May the stars be with you!
The Hubble Space Telescope, launched in 1990, has made over 1.2 million observations and sends breathtaking images back to Earth on a daily basis. But never before has it photographed a star so strong with the “force.”
In the words of a European Space Agency (ESA) press release, “the NASA/ESA Hubble Space Telescope has imaged a cosmic double-bladed lightsabre. In the centre of the image, partially obscured by a dark Jedi-like cloak of dust, an adolescent star shoots twin jets out into space, demonstrating the fearsome forces of the Universe.”
The “lightsaber” can be found among a turbulent patch of space about 1250 light years away from the Constellation Orion, in our own Galaxy, the Milky Way.
“Bearing a striking resemblance to Darth Maul’s double-bladed lightsabre in Star Wars Episode One, the spectacular twin jets of material slicing across this incredible image are spewing out from a newly formed star that is obscured from view, cloaked by swirling dust and gas,” describes the press release.
Hubble uses infrared light in order to see newly-forming stars and capture clear pictures through clouds of dust.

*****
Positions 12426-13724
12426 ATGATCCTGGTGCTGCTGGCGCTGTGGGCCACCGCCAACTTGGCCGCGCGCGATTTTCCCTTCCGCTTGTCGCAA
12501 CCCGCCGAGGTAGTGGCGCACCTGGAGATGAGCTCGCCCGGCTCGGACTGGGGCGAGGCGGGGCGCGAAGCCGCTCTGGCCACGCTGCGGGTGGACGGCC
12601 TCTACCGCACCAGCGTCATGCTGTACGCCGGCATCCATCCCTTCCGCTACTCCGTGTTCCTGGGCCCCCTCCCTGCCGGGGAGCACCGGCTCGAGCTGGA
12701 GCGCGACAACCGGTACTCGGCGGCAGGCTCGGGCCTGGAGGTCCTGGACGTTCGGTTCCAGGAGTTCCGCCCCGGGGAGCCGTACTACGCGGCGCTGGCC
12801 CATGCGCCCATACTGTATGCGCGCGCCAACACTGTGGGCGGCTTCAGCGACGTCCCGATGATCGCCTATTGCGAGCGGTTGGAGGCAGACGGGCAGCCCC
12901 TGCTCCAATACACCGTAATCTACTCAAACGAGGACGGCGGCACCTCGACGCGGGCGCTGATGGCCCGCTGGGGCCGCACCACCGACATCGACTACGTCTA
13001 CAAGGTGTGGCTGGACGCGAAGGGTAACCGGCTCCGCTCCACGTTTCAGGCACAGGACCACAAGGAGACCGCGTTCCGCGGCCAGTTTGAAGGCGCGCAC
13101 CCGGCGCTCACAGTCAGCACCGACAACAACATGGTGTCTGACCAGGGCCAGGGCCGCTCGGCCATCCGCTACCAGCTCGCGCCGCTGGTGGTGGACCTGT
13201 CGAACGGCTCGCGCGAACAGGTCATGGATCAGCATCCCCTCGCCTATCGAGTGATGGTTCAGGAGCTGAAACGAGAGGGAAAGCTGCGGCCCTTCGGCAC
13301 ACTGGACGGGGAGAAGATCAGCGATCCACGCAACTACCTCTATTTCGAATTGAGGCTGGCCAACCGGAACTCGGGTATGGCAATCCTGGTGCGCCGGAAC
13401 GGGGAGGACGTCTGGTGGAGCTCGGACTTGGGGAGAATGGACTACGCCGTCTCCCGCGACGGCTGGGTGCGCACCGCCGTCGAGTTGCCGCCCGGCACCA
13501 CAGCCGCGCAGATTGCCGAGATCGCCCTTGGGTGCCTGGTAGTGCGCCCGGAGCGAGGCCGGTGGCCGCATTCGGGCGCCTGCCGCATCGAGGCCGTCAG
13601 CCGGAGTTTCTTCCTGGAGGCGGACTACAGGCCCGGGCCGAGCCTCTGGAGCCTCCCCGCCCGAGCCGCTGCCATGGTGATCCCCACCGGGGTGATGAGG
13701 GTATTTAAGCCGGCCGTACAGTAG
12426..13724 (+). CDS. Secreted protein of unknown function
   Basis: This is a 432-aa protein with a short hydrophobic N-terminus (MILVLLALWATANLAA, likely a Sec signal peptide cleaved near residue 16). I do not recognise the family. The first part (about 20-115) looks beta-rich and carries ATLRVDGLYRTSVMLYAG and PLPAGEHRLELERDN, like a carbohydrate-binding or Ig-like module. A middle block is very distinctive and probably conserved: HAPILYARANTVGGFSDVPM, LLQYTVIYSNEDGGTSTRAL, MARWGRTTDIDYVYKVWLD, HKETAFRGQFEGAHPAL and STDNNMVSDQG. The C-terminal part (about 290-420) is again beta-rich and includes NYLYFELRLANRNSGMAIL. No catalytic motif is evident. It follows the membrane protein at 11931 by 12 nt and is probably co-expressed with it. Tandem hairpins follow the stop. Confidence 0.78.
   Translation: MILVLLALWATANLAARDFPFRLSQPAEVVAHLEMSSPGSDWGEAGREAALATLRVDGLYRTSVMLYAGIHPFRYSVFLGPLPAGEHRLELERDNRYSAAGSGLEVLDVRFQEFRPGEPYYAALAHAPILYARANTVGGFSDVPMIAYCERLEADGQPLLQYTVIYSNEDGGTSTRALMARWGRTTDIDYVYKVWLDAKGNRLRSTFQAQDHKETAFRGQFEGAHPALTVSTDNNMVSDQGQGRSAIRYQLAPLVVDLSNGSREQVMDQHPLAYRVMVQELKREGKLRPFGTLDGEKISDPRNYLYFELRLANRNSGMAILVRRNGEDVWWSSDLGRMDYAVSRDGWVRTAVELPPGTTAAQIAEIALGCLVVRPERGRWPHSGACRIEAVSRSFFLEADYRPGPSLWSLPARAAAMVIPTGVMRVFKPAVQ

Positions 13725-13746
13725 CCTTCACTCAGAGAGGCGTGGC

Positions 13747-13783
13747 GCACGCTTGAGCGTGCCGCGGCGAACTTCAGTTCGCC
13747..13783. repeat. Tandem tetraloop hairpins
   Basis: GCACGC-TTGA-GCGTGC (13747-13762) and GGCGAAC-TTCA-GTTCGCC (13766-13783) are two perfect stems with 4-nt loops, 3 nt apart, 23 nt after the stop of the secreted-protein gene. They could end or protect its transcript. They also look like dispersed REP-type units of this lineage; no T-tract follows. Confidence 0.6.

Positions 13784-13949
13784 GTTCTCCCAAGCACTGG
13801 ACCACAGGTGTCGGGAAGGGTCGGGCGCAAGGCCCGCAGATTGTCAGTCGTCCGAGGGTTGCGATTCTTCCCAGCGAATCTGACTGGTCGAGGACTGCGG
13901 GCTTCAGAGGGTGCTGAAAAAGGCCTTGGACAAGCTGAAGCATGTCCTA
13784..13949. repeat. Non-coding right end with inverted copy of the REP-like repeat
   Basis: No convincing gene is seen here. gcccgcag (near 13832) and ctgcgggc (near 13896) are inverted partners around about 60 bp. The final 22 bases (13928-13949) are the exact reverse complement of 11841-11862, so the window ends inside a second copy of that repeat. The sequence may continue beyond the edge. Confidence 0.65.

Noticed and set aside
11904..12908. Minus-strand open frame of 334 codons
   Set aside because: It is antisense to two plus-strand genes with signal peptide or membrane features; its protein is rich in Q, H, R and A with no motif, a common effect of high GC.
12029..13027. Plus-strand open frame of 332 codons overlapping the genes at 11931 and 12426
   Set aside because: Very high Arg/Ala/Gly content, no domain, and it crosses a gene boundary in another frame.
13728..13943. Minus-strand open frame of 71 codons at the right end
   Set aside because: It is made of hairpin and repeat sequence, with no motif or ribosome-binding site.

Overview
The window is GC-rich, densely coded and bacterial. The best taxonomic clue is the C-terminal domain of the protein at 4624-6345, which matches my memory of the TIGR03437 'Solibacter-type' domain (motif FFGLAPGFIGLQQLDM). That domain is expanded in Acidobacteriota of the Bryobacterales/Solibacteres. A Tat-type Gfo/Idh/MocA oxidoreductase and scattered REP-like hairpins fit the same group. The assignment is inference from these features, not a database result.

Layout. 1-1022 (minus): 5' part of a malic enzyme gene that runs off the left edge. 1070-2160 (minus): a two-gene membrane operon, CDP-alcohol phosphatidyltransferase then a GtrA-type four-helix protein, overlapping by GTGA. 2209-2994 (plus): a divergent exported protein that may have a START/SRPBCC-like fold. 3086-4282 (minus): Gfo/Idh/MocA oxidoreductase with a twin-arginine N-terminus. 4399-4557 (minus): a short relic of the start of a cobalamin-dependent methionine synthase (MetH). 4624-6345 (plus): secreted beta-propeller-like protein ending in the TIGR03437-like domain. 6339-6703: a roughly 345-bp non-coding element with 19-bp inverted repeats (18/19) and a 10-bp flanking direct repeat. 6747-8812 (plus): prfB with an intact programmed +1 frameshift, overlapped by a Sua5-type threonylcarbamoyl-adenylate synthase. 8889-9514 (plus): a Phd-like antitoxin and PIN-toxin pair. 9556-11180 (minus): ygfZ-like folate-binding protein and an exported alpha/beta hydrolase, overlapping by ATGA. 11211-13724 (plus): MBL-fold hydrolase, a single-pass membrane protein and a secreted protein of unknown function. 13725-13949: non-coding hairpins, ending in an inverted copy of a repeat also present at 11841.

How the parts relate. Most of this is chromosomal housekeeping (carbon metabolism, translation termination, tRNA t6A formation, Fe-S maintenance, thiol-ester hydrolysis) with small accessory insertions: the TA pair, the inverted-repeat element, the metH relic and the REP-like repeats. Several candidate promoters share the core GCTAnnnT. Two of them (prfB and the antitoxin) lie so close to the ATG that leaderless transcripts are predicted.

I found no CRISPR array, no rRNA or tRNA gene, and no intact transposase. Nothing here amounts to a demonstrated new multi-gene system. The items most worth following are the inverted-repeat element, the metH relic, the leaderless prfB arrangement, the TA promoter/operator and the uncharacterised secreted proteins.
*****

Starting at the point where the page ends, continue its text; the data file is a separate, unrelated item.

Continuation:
Stars forming inside giant gaseous clouds are known as protostars. Some of the material around them forms an encircling, rotating, flattened disc where a potential planetary system could form. Jets of gas streaming away from the disk create supersonic shock fronts and heat the surrounding gas to thousands of degrees. These jets also create shock waves for which Herbig-Haro (HH) objects are known. HH 24 is shown in this photo.
Herbig-Haro objects are named after American astronomers George Herbig and Mexican astronomer Guillermo Haro, who discovered the first three objects of this type in 1946-1947. They have temperatures of about 17540 degrees Fahrenheit (9727 degrees Celsius) and are extremely dense, containing the mass of up to twenty Earths.